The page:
The brainchild of American entrepreneur Cliff Schmidt and local technologist Andy Bayor, the Talking Book devices aim, in a small way, to fill the gap left by the absence of government services in these remote communities. Each can carry up to 150 hours of content, ranging from agricultural advice, public health announcements and audio dramas with social messages that inform women of their rights to property and to a voice within their communities. When Ebola hit in West Africa, the devices were updated with hygiene advice. Literacy Bridge, their NGO, works with other charities and development agencies to produce the content because, as Bayor admits: “We don’t know much about health and we don’t know much about agriculture.” The project has been shortlisted for the WISE Award, an educational prize given out annually by the Qatar-based World Innovation Summit for Education. It is a deceptively simple device, costing around $30 per unit—although Bayor hopes that producing at volume could bring the price down to $10 apiece—but its potential social and economic benefits are huge, given the vacuum in which it is operating. In partnership with Mennonite Economic Development Associates, a Canadian NGO, women in Suke have been planting soybeans, supported by instructions on when to plant and how to treat the crops on the Talking Books. It is a trial programme taking in 30 communities. Women take the device home for a week, listen to the content, then pass it onto their neighbours.
“This [device] teaches us how to farm,” says Bagiro Abena, a local woman who has been using the Talking Book in Suke. “We’ve learned so much about how to apply these messages. We have more money, our children are healthy” With more economic power comes a greater social role, and Abena says that her husband now asks her for money—a reversal that gives her greater status. Her daughters are in school, and she intends to send them onto secondary education. “It didn’t use to be like that,” Abena says. “Now we have much more control over the money in the household.” Development agencies have often used radio to disseminate health and social messages, but as a medium its effectiveness is limited by scheduling. On-demand content better suits the needs of a rural community. However, as Schmidt says, the technical aspects of reaching remote communities with affordable, flexible devices has been challenging. “Having this on-demand aspect, especially in a village without electricity, wasn’t something that technology was able to do at any reasonable price until relatively recently,” he says.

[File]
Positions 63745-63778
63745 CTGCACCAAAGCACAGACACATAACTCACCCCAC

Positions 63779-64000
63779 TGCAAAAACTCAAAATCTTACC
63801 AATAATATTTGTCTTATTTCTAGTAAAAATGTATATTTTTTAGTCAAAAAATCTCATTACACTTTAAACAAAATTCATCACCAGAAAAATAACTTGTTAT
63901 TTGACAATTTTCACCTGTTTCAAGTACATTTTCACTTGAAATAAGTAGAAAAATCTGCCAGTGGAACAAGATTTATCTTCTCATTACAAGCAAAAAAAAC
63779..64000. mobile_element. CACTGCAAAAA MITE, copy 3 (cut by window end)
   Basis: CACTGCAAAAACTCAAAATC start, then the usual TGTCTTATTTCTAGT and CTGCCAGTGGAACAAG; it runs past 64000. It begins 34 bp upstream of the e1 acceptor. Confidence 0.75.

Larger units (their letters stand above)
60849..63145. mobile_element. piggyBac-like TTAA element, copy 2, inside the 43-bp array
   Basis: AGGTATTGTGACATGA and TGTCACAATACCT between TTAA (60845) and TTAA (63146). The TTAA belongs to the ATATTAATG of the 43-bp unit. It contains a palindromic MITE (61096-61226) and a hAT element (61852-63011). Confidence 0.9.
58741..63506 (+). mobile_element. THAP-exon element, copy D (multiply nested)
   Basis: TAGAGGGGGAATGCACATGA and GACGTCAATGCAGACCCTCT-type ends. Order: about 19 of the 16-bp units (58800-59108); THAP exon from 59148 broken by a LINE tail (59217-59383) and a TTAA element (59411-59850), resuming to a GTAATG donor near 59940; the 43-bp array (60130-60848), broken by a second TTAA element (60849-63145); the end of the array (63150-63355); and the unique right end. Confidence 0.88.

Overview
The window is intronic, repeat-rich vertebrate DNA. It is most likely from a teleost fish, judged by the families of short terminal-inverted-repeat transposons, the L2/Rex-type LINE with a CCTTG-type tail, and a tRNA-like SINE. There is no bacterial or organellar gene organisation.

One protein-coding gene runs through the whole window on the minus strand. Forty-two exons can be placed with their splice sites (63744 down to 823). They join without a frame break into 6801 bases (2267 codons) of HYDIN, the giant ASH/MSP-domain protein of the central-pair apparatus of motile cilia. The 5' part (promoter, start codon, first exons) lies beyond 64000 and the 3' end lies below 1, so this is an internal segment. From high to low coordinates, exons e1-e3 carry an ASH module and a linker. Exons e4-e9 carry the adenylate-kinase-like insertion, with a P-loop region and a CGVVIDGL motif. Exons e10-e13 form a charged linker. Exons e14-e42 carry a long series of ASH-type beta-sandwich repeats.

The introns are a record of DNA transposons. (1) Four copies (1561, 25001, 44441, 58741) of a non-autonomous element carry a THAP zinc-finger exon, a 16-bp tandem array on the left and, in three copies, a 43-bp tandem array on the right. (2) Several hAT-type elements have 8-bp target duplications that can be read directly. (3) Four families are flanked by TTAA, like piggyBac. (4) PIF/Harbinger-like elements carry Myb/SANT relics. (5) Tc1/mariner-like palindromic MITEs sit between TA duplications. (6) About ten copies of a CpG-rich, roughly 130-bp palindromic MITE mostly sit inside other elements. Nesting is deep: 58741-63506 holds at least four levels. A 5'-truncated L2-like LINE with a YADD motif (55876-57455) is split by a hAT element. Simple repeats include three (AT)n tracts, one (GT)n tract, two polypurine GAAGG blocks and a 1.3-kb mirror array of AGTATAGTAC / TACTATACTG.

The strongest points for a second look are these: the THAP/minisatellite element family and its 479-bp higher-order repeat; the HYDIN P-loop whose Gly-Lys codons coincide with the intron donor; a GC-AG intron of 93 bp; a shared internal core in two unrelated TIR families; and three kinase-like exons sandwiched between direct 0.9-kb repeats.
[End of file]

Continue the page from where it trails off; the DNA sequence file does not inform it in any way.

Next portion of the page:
Schmidt first visited the region in 2007, travelling with a local NGO and looking for solutions to its perennial challenges of education and literacy. The idea for the Talking Book came out of conversations with agriculture and health experts, who saw potential in using literacy aids for children to spread other content to hard-to-reach communities. At the time, thousands of man-hours were being poured into development projects that used cellphones as platforms, riding the wave of enthusiasm that accompanied the rapid spread of mobile telephony across Africa. Most of the devices that have reached the areas where Literacy Bridge and its partners work, however, are very basic feature phones, whose utility to spread on-demand messages is limited. Although more advanced solutions—such as equipping one person in the village with a smartphone to update the Talking Books remotely—are in the pipeline, Schmidt says that Literacy Bridge is more focused on understanding how the devices and their content is used to improve their effectiveness.
Sources : Forbes